Can coffee cocktails generate an interest in specialty coffee?
Jenna Gottlieb speaks with Jennifer Poole of Those Coffee People to examine how synergy between alcohol and coffee can open doors to the specialty coffee experience.
Coffee and alcohol don’t exist in isolation from one another. As a species, humans have been captivated by these products for countless generations, so it makes perfect sense that there’s an intersection between the two.
In fact, coffee is often served alongside alcohol, and people have been enjoying coffee cocktails for nearly two centuries. In that time, the possibilities for combinations have grown exponentially, evolving from simple precursors to Irish coffee to extravagant drinks that blend coffee with expensive spirits and other exotic ingredients.
In recent times – perhaps inspired by the growth of specialty coffee – the focus has shifted to the quality of ingredients used, especially in classic drinks like the espresso martini and amaretto.
“We have seen a steady interest in ‘standard options’ like espresso martinis,” says Jennifer Poole, director of international development and co-founder of Those Coffee People, a Colombian specialty coffee supplier.
However, much of this interest has been tempered by the sheer cost of specialty coffee. As Jennifer explains, traditional coffee cocktails are often made using cheap robusta blends with a focus on the alcohol rather than the coffee.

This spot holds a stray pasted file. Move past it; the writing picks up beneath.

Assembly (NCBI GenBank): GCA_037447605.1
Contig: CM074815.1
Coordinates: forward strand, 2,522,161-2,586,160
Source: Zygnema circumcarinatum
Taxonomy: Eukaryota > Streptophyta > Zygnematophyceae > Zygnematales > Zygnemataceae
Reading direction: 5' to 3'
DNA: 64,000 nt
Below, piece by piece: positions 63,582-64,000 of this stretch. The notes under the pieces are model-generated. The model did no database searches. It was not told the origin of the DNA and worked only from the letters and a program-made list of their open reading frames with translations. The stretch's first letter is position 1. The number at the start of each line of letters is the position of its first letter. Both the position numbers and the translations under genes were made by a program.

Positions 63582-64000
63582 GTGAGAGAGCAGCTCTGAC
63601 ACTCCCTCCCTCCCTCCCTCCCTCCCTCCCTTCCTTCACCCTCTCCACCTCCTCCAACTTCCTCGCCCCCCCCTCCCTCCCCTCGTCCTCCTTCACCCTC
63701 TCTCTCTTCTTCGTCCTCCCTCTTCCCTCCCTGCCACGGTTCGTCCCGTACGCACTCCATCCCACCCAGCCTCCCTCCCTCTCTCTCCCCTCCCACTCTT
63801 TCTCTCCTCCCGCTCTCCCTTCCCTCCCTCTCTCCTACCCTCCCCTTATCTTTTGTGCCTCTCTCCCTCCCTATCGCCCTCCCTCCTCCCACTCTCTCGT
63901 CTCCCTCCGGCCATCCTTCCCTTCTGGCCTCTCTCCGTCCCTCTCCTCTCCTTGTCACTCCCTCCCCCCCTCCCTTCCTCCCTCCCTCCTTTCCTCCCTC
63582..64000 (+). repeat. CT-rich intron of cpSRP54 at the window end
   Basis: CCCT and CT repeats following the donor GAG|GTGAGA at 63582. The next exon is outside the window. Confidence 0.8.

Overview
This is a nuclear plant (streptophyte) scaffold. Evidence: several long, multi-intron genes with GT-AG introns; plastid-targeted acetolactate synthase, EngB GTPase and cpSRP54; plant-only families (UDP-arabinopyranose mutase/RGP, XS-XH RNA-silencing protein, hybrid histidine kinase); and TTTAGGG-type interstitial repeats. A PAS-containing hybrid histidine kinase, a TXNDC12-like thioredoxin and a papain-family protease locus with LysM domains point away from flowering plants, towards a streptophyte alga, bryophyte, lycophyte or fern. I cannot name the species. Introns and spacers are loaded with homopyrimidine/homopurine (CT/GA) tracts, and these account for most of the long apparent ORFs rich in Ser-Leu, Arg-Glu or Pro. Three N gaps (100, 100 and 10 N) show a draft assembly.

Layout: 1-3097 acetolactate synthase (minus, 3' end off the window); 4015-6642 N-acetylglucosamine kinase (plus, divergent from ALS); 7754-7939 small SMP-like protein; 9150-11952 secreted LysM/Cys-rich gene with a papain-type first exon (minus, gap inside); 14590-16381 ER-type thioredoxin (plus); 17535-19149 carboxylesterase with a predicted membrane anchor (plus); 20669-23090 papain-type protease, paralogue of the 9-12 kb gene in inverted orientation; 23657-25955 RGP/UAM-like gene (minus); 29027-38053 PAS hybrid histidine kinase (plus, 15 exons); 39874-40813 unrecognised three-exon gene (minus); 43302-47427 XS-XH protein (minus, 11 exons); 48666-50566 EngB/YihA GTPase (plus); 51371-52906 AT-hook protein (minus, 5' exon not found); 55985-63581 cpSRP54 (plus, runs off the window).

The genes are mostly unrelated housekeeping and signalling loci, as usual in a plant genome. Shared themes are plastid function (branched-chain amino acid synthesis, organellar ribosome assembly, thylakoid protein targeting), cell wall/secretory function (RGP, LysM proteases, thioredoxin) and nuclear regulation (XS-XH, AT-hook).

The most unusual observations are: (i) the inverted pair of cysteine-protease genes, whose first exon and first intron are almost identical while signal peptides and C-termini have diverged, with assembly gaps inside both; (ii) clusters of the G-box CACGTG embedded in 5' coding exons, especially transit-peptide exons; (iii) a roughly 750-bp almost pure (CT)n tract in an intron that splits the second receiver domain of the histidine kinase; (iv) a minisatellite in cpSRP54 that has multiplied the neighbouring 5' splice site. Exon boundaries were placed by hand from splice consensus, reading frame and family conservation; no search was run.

Despite this, the two industries certainly seem to have the potential to complement each other. The rise of the “prosumer” has seen more and more home coffee consumers investing in both equipment and ingredients.
Likewise, alcohol connoisseurs also took their habits home during the Covid-19 pandemic, inspiring a similar obsession with home mixology. With this degree of commonality between the two products, some feel that cocktails present an appealing entry point to the specialty coffee market.
Specialty coffee continues to take up a significant chunk of the coffee market and is expected to experience a global compound annual growth rate of 12.32%. By 2030, it’s predicted to be worth $152.69 billion.
As such, Jennifer believes that it may not be too long before we see bars and restaurants giving more attention to coffee sourcing. “Based on trends of conscious consumerism, I don’t think we are far off,” she says.